// Enum of the types of transformations that can be applied
enum class TransformationType {

This type is then stored in a struct that contains the a transformation's specific information, SceneTransformation:

// Struct which contains data for a transformation.
struct SceneTransformation {
    TransformationType type;

    glm::vec3 translate; // Only applicable when translating. Defines t_x, t_y, and t_z, the amounts to translate by, along each axis.
    glm::vec3 scale;     // Only applicable when scaling.     Defines s_x, s_y, and s_z, the amounts to scale by, along each axis.
    glm::vec3 rotate;    // Only applicable when rotating.    Defines the axis of rotation; should be a unit vector.
    float angle;         // Only applicable when rotating.    Defines the angle to rotate by in RADIANS, following the right-hand rule.
    glm::mat4 matrix;    // Only applicable when transforming by a custom matrix. This is that custom matrix.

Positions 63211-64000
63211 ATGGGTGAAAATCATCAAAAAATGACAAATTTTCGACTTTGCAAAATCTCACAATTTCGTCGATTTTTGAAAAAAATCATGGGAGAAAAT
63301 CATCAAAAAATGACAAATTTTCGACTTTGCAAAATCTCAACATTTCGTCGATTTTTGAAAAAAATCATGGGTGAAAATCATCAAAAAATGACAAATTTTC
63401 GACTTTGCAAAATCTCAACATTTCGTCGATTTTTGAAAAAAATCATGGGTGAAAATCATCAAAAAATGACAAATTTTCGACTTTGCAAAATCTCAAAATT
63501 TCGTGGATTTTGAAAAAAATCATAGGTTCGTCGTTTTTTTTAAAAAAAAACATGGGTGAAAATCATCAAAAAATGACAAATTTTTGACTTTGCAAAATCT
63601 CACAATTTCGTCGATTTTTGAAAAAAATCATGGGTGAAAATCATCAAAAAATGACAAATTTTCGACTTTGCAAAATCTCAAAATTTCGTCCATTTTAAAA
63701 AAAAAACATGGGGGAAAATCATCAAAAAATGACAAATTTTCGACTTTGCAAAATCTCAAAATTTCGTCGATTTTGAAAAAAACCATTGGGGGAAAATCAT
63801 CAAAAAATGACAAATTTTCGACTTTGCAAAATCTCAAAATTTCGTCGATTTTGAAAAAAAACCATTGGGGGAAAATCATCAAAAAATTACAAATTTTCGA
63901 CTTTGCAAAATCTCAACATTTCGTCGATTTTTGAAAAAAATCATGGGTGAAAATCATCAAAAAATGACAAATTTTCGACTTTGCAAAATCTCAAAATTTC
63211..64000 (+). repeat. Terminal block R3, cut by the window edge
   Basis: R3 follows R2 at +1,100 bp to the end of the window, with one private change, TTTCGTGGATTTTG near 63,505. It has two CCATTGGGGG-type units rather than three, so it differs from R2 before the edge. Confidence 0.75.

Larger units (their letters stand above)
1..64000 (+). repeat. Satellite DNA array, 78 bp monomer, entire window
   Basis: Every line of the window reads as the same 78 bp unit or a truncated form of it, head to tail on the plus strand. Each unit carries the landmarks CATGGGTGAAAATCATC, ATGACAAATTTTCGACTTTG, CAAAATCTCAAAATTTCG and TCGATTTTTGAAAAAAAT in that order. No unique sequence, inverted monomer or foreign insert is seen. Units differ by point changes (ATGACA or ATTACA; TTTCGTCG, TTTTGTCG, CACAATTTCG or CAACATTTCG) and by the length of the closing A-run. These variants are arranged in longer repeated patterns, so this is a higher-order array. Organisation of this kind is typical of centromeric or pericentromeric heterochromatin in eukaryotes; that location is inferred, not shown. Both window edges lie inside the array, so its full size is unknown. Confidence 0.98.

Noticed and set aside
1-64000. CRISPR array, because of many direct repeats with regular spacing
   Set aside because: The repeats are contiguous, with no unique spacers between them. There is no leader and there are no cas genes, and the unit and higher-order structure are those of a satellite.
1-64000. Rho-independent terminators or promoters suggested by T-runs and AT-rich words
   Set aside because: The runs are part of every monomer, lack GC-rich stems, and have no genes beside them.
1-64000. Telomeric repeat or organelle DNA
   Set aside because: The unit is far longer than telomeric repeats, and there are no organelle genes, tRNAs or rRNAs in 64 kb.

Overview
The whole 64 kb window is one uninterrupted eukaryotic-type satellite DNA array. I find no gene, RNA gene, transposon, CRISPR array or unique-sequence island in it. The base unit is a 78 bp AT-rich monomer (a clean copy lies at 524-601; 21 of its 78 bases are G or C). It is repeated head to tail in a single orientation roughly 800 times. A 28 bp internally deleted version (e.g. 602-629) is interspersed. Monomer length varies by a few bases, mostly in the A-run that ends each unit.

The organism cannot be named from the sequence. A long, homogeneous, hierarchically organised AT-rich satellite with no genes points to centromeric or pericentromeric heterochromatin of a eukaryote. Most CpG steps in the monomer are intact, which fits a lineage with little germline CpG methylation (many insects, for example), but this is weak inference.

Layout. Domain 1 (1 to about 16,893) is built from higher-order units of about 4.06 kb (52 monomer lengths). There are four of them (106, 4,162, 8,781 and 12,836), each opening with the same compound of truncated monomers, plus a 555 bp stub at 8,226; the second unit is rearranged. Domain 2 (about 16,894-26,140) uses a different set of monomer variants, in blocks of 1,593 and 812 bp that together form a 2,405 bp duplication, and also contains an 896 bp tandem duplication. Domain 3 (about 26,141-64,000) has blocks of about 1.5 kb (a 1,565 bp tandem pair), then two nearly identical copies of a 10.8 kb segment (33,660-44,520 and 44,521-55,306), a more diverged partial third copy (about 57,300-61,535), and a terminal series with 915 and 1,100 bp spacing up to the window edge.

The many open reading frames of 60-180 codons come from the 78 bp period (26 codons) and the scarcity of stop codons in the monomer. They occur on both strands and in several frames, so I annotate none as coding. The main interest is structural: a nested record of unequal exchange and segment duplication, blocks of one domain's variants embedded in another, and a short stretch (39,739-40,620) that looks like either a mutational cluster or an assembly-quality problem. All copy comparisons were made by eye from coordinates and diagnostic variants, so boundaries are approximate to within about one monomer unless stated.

Instead of copying your code from Lab 4, you may find the following methods from the GLM library very helpful for constructing transformation matrices.

  • glm::translate()
  • glm::scale()
  • glm::rotate()

Scene Graph Nodes

Our scene graph is composed of nodes, each of which describes zero or more of the following:

  1. a series of transformations,
  2. a number of primitives, and
  3. a number of children nodes.

Take a look at the node struct, SceneNode, that we've defined:

// Struct which represents a node in the scene graph/tree, to be parsed by the student's `SceneParser`.
struct SceneNode {
   std::vector<SceneTransformation*> transformations; // Note the order of transformations described in lab 5